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Legacy Plans help build client loyaltyWhat are Legacy Plans you ask? Legacy Plans are when someone continues to pay a certain price when everyone else is paying more for the same service.
Physical fitness gyms do this best. When you join a gym chances are your monthly fee is fixed for life. As long as you remain a member your fee will never go up. But if you let your membership expire and then decide to come back, you will be forced to pay the same higher fee newer members are paying.
In this week's episode of the Resourceful Designer podcast, I discuss ways to use legacy plans with your design business. Be sure to listen to the episode for the full story.
How to use legacy plans with your design business
When you raise your design rates.
The best time to introduce legacy plans in your design business is any time you raise your design rates. Every time you raise your rates you have an opportunity to lock in your current clients at your old rate. I don't suggest you do this with every client. But good recurring clients who would benefit from the discount are perfect candidates for legacy plans.
By placing good clients on legacy plans you send them a message that you care for them. This builds loyalty and trust which translates into more business and referrals from your clients.
Maintenance plans are another opportunity to introduce legacy plans. Informing your clients that you've raised your monthly maintenance fee for managing their website is never fun. But if you tell them you've raised your rates but they're locked in at the old rate they'll appreciate your services that much more.
Legacy plans and retainer agreements go hand in hand. Informing a client that your retainer rates are going up but it doesn't affect theirs for as long as they keep paying is a great way to build client loyalty and guarantee your steady retainer income. Knowing their retainer rate will go up if they stop paying it is a great incentive for clients to keep sending you money month after month. Even if they don't have work for you.
Things to keep in mind with legacy plans
Make them feel special
When informing your clients about their legacy plans be sure to make them feel special. Tell them not all your clients are being offered this special deal. By showing the scarcity of the plan you show your clients how important they are to you.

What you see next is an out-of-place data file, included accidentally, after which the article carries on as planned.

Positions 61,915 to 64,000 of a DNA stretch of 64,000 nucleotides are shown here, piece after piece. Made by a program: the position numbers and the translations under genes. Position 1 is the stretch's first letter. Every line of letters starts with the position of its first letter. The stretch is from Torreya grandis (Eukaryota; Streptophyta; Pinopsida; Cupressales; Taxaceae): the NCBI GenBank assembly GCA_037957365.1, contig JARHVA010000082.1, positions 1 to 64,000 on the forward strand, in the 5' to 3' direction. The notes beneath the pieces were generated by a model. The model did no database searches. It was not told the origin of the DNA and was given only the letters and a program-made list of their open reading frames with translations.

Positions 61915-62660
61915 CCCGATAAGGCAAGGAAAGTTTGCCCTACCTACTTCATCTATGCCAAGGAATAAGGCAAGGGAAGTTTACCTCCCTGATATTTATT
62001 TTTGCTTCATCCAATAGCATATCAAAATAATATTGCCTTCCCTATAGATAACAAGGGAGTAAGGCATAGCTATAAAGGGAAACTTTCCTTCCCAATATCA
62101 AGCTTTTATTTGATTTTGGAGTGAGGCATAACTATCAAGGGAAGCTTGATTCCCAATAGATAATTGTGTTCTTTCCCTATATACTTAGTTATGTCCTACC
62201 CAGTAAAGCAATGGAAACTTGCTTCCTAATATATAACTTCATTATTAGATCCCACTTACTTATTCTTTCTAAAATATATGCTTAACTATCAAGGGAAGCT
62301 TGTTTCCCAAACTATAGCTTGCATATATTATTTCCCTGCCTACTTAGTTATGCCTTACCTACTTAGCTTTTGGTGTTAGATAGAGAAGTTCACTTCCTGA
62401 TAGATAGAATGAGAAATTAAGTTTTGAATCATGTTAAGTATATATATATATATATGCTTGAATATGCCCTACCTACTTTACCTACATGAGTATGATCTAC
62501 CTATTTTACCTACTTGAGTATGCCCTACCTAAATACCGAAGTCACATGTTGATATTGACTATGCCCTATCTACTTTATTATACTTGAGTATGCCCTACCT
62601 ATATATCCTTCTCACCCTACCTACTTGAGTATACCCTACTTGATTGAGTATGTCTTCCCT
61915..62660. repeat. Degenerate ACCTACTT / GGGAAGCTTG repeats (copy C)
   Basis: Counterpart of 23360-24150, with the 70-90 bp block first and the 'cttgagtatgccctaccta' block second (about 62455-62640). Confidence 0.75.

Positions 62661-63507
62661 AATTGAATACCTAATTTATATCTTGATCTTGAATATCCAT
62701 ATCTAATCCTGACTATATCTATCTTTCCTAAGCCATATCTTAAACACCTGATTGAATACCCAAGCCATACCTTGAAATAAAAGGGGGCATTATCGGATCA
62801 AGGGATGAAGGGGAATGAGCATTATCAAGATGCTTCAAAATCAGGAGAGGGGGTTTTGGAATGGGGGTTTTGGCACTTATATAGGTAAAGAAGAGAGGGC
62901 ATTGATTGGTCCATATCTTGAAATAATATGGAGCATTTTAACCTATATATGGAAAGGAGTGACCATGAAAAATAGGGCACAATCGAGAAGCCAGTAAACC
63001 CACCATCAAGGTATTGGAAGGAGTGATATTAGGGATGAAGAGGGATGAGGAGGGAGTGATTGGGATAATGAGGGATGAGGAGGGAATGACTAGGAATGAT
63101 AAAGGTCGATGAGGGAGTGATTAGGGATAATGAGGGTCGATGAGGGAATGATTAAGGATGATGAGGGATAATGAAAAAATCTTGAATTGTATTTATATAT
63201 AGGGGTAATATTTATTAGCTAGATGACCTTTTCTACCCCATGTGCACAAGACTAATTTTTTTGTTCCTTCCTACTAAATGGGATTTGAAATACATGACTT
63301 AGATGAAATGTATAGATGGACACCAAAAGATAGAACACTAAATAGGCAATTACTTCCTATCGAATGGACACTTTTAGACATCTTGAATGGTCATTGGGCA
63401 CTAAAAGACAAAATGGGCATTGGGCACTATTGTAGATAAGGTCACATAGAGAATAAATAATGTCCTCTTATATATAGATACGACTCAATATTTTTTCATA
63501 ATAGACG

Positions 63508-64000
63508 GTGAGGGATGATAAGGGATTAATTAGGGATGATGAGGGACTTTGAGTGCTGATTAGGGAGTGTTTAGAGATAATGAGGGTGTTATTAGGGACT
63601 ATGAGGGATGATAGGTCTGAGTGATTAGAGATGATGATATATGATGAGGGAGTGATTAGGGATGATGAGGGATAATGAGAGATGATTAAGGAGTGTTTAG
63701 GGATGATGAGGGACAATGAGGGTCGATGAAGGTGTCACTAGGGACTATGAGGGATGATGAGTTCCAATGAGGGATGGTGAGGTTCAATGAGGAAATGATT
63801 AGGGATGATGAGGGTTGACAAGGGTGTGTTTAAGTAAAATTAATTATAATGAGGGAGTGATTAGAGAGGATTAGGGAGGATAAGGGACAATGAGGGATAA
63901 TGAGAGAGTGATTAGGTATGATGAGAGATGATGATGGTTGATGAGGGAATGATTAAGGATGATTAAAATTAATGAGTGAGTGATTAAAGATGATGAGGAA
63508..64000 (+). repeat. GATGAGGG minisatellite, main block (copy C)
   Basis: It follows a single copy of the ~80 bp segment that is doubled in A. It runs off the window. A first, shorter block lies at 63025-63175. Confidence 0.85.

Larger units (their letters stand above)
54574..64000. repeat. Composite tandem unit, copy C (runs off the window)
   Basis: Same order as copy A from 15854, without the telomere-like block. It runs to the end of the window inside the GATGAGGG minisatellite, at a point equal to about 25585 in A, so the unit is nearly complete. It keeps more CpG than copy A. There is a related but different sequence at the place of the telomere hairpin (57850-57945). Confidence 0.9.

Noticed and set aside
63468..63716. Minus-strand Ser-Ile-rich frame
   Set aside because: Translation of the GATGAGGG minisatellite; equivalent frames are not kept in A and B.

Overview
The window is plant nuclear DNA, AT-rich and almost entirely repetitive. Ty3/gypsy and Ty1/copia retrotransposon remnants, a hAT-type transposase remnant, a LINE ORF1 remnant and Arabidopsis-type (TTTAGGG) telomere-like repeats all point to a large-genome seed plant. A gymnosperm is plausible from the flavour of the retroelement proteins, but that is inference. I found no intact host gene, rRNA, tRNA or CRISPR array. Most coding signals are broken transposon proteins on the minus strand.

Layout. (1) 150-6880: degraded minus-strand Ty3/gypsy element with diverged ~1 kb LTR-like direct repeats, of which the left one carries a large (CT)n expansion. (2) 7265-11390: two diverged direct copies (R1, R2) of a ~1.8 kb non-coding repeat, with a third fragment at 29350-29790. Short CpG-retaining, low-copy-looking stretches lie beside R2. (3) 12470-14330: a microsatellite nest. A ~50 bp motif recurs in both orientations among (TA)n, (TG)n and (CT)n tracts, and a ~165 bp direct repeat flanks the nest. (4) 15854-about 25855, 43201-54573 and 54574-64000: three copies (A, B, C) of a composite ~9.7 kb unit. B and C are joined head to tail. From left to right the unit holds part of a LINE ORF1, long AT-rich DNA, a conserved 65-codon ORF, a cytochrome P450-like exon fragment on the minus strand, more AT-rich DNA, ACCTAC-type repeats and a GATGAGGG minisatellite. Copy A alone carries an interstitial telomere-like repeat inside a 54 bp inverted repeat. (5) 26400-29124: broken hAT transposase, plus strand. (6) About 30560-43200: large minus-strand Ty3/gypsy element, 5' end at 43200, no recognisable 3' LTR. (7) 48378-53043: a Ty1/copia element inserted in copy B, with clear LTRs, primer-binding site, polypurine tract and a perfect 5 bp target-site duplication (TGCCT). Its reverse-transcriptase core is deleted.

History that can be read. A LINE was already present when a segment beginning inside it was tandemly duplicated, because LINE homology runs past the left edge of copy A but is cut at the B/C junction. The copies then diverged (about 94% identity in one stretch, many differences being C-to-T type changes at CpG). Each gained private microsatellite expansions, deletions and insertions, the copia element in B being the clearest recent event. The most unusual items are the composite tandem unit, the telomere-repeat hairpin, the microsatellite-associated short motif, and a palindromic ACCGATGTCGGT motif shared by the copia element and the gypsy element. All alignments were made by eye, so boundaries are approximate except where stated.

Have an escape clause.
You can set an expiry date for any legacy plan, telling your client it will expire in one, two or three years at which point they will be billed your going rate.
You could also leave the end date open. Let your clients know that you don't know how long you will keep these legacy plans going but you will let them know well in advance should you decide to do away with them. The last thing you want is to start resenting a client years from now because they're only paying you $20 per hour when everyone else is paying you $100. So make sure you leave yourself a way to end the plan on your terms.
Do you use legacy plans with your design business?
Let me know by leaving a comment for this episode.
Questions of the Week
There's no question to answer this week but I would love to answer one of yours. Submit your question to be featured in a future episode of the podcast by visiting the feedback page.
Tip of the week Outlining Text in Adobe Acrobat
This week's tip was shared by Dana in the Facebook Group. If you've ever had to extract some design element from a PDF file you've probably encountered the dreaded “font missing” message. Your choices are to accept a substitute font or try to match the original with the closest font you have available. Neither is the best scenario. This week's tip offers another work around. By following the steps mentioned on this page you can create a new PDF file with the fonts outlined, making it possible to extract your needed elements the way they are ment to look. Give it a try.
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Running a graphic design or web design business all by yourself isn't easy. If there are any struggles you face running your design business please reach out to me. I'll do my best to help you by addressing your issues in a future blog post or podcast episode here at Resourceful Designer. You can reach me at firstname.lastname@example.org